July 15, 2017
As many as 1.5 million American children and adults are believed to have some form of Autism, the developmental disability that results from a neurological disorder affecting social interaction and communication skill. According to the CDC, Autism affects 1 in 250 births and that number is climbing everyday. Autism usually appears during the first three years of life and affects boys four times more often than girls. It is the most common of the five disorders that come under the umbrella of Pervasive Developmental Disorders.
There has been much controversy over the cause of Autism, however researchers do accept that it is abnormalities in brain structure or function that causes such behaviors. Researches are investigating a number of theories, including heredity, genetics and medical problems to locate a trigger that causes Autism to develop.
The highly controversial theory linking Autism to the mercury in thimerosal, a preservative used in many childhood vaccinations, is still on the forefront. Some argue that certain children do not have the detoxification capacity as others and therefore cannot expel the toxic metal and brain damage results. A 2004 study by the International Journal of Toxicology determined that there were significantly increased odds ratios for Autism, mental retardation, speech disorder, personality disorders and thinking abnormality adverse events reported to the VAERS following thimerosal-containing DTaP vaccines. This study provided additional epidemiological evidence supporting previous epidemiological, clinical and experimental evidence that administration of thimerosal-containing vaccines resulted in a significant number of children developing neurodevelopmental disorders.
According to the Autism Society of America, autistic behaviors include: insists on sameness; resist change, has difficulty expressing needs, repeats words or phrases, laughs, cries, shows distress for no apparent reason, prefers to be alone, has tantrums, difficulty mixing with others, does not want to be cuddled, engages in little or no eye contact, unresponsive to normal teaching methods, sustains odd play, spins objects, inappropriate attachment to objects, over or under-sensitive to pain, no fears, unresponsive to verbal cues; acts as if deaf.
Because there are no medical tests for diagnosing Autism, a diagnosis is often made based on observation. Several screening instruments have been developed including the Childhood Autism Rating Scale (CARS), the Checklist for Autism in Toddlers (CHAT), the Autism Screening Questionnaire, and the Screening Test for Autism in Two-Year-Olds.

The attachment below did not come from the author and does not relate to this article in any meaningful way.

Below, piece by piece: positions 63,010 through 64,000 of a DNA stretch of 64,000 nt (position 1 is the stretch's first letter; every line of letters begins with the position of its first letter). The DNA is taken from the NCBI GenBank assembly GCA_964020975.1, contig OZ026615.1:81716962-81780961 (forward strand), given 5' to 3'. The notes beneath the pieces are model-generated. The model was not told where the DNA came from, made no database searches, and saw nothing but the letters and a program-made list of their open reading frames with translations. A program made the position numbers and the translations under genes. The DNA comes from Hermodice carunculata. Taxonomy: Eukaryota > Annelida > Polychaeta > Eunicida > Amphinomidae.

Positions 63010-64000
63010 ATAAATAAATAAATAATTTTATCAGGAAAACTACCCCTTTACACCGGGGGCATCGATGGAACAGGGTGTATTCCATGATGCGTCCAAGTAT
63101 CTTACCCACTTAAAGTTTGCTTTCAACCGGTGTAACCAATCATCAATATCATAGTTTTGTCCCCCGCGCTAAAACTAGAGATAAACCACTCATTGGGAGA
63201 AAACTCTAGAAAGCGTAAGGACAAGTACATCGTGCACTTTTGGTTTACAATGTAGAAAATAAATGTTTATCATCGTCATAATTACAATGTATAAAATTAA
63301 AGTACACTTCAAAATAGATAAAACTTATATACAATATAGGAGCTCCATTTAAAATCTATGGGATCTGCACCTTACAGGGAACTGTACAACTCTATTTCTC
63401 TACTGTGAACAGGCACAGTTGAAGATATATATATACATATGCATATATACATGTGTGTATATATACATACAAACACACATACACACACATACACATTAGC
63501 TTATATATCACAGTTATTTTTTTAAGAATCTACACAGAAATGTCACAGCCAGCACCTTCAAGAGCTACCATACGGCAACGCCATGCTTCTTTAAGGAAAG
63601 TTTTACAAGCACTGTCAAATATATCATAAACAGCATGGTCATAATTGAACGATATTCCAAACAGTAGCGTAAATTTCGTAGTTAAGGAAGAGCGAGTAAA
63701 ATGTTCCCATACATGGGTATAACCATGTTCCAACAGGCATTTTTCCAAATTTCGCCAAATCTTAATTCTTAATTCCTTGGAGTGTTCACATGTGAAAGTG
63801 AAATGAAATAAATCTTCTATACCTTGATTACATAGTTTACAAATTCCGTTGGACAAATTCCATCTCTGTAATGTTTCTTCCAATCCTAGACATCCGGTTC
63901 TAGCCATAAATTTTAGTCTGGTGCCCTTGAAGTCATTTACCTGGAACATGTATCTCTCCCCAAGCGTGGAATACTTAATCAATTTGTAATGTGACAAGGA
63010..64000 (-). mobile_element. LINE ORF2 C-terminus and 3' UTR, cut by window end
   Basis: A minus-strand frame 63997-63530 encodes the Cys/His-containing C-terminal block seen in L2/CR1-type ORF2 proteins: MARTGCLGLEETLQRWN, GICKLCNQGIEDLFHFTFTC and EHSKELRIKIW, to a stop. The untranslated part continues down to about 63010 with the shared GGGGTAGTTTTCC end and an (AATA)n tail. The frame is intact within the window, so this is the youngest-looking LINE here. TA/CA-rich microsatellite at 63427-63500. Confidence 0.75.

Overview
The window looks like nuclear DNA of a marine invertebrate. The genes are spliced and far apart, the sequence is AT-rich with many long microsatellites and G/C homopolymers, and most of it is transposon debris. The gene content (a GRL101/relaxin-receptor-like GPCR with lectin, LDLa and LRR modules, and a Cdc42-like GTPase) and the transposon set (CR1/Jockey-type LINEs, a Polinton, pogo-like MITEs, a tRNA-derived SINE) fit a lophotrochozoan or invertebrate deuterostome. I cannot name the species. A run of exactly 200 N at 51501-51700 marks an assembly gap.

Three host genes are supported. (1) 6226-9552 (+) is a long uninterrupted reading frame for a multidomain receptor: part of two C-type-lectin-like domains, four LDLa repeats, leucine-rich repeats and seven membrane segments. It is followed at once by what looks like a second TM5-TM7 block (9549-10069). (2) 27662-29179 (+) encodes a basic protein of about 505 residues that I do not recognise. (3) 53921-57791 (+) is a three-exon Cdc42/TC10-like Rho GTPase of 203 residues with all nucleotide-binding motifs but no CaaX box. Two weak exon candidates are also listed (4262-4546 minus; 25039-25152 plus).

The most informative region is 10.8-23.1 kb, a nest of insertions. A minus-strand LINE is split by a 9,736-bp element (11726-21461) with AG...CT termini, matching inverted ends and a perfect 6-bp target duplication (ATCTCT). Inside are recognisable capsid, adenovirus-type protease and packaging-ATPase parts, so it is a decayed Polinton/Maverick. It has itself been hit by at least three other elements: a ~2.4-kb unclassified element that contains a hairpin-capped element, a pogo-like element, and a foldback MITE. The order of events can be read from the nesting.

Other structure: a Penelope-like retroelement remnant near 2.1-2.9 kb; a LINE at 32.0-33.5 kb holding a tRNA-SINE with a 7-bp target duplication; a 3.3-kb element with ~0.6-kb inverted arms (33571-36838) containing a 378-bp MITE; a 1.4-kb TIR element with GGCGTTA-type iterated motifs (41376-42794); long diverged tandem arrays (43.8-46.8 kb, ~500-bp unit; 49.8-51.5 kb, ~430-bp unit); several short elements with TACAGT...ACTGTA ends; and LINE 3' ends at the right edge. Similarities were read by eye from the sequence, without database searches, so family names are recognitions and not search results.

Treatment for Autism has also been a controversial subject. Because no direct cause has been found, there are many directions treatment can go. Dietary changes are simple yet important steps that need to be taken. Some research has implicated the incomplete breakdown of peptides from foods that contain gluten, found in wheat, oats and rye, and casein, found in dairy products, which can lead to disruption in the biochemical and neuroregulatory processes in the brain. These substances also contain opioid-like molecules that may lead to sedation. Elimination of wheat, gluten, and casein is an important step to overcoming Autism. Yeast may also be an issue in those displaying autistic behaviors and may contribute to the behavioral and medical problems including, confusion, hyperactivity, stomach problems and fatigue. Another issue is detoxification. Studies have shown that autistic patients may not have the ability to detoxify toxic material, such as heavy metals from the system. Liver support along with chelation, the process of removing heavy metals from the body, can lead to dramatic results.
Although not much is known about Autism and neurodevelopmental disorders, there are many treatment options available that have shown great clinical success.
1. Geier D, Geier MR, Neurodevelopmental disorders following thimerosal-containing childhood immunizations: a follow-up analysis. Int J Toxicol. 2004 Nov-Dec;23(6):369-76.
2. Greenspan SI, Brazelton TB, Cordero J, Solomon R, Bauman ML, Robinson R, Shanker S, Beinbauer C, Guidelines for early identification, screening and clinical management of children with autism spectrum disorders. Pediatrics 2008 Apr;121(4):828-30.
3. Offit PA, Vaccines and Autism revisited—the Hannah Poling case. N Engl J Med. 2008 May 15;358(20):2089-91.
4. Ray-Mihm R. Autism: part II. Genetics, diagnosis, and treatment. J Contin Educ Nurs. 2008 Mar;39(3):102 – 3.
5. Schaefer GB, Mendelsohn NJ, Genetics evaluation for the etiologic diagnosis of Autism spectrum disorders. Genet Med. 2008 Jan;10(1):4-12.